Geoff Kersey Demonstrates Oil Painting Technique
This photograph was the inspiration for Geoff Kersey’s step by step oil painting demonstration. Although he may be better known for his watercolor teachings (or “watercolour” if you are from the UK as he is) he is also a talented oil painter.
He actually claims to find oil painting to be relaxing.
I enjoy the immediacy and relative freedom of the medium compared to the more disciplined approach I employ with watercolour.
For his inspiration, Geoff took a walk in the woods. Springtime light and new growth accent the relatively simple scene.
For his paint choice, he used Winsor & Newton Griffin Alkyd paint. Quicker drying than traditional oils, allows for easier layering, while still handling pretty much like traditional oil paints. When a thinner coat of paint was desired, he thinned the paint with Liquin medium.
Geoff painted this scene on hardboard rather than canvas. He primed the board ahead of time.
For this painting he used a variety of colors, including:
- French Ultramine
- Lemon Yellow
- Burnt Sienna
- Raw Sienna
- Cadmium Red
Step 1: Draw the composition on the primed board, with a focus on the perspective and placement of the path.
Step 2: Using a one-inch flat brush, Kersey blocks in the main shapes.
Step 3: Continue blocking in the composition, using a half-inch filbert brush (see below)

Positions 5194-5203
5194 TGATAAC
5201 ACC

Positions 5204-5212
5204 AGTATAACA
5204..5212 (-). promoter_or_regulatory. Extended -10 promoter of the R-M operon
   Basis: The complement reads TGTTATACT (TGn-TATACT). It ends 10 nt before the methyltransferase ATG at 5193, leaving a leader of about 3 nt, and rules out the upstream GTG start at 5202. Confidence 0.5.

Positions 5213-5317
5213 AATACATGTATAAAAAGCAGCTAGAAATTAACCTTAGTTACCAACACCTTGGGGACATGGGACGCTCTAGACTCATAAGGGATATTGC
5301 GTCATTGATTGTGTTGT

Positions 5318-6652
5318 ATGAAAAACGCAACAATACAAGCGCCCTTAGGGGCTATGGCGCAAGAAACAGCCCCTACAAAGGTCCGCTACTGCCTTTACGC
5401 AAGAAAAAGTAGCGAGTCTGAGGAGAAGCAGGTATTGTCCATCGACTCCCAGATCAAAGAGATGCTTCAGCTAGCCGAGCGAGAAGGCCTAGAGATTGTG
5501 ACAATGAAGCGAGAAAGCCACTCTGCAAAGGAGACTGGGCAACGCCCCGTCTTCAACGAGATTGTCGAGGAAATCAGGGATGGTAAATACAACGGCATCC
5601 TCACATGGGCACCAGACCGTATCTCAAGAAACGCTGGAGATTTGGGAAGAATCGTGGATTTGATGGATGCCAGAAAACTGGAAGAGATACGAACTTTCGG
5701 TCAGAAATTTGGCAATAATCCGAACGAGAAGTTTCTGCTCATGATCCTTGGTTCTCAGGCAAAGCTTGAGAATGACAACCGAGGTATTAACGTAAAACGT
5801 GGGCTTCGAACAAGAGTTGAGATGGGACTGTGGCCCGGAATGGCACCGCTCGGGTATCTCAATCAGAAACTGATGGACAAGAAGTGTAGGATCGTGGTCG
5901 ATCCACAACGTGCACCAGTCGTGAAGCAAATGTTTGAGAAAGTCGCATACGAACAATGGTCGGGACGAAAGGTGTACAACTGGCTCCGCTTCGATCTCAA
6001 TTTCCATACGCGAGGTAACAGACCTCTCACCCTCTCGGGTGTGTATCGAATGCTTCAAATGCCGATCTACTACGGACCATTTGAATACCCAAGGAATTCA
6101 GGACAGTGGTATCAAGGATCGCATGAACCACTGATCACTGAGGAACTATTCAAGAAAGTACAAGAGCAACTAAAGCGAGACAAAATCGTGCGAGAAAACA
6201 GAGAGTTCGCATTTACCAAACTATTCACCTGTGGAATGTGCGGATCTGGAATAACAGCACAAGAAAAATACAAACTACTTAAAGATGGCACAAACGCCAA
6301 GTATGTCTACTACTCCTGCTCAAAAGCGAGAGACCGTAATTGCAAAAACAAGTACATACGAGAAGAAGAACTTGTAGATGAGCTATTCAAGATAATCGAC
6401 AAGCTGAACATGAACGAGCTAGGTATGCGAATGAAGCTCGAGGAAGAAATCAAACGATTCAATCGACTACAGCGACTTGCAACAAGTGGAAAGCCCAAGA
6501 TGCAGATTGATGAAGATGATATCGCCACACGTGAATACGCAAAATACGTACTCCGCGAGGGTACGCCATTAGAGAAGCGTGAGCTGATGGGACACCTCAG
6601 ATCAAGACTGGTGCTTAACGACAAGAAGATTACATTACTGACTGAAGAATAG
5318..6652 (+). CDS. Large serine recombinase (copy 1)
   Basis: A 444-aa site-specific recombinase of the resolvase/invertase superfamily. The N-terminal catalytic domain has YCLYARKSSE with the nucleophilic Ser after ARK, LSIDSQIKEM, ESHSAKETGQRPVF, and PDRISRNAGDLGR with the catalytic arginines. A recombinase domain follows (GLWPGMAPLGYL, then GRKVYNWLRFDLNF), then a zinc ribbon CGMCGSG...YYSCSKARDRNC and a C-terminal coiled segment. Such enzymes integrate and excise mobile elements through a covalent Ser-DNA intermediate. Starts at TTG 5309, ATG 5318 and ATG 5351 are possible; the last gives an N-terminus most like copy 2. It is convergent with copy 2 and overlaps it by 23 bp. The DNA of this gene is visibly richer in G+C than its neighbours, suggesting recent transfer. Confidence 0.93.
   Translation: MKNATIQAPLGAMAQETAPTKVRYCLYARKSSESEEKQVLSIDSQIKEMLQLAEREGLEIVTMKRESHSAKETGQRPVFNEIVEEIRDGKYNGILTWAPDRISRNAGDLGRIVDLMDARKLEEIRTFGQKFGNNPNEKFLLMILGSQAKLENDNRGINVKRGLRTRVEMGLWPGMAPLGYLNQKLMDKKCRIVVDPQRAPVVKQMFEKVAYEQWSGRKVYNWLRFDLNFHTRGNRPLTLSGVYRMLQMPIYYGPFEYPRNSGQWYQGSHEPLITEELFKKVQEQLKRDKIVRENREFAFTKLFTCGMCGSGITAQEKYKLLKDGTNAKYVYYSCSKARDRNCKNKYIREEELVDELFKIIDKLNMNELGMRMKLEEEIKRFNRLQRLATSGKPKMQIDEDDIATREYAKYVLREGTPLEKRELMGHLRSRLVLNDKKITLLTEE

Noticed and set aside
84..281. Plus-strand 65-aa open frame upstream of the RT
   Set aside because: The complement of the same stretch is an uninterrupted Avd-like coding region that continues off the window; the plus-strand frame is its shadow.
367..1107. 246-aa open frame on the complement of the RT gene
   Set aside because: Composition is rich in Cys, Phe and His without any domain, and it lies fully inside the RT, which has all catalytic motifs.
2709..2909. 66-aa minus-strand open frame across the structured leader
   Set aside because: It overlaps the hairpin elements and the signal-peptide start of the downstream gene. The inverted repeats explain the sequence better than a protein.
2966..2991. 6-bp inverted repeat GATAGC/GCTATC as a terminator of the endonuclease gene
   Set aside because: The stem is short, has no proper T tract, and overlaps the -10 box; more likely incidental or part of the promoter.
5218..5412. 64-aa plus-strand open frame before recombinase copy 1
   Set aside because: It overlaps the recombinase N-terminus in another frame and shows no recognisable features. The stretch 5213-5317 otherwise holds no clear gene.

Step 4: In order to soften the shapes that were blocked in earlier Kersey uses a soft, squirrel hair filbert brush. Rapidly moving with light touch is important. This allows you to blend colors without smearing the paint.
Step 5: Drawing in the trees and adding foliage and grasses. For the greenery, Kersey uses a large fan brush
Step 6: Now painting in more detail, both in the foreground and the foliage. A No 2 brush works great for the light shining on the spring foliage.
As you can see, the painting was really taking shape, as I further increased the ‘light against dark’ effect by putting in a stronger tone (Burnt Sienna and French Ultramarine) all along the right-hand edge of the path to suggest the shadows and emphasize the deep dip between the grassy banks.
Kersey also begins to paint in some of the stones in the path and the wall at this point.
Step 7: This is the last step in the painting. Adding more foreground detail, including a tree, more stones, and flowers–even some weeds for authenticity!
Final words of wisdom:
In general, work ‘fat over lean’, thinning the initial colours before applying thicker paint in subsequent layers.
Try not to overwork! A fast, loose approach is more effective for capturing that fresh, spring feel.
Thanks to Geoff Kersey and ArtistsAndIllustrators.co.uk, read the entire demonstration here, including his color mixes and photos for each step along the path, as it were.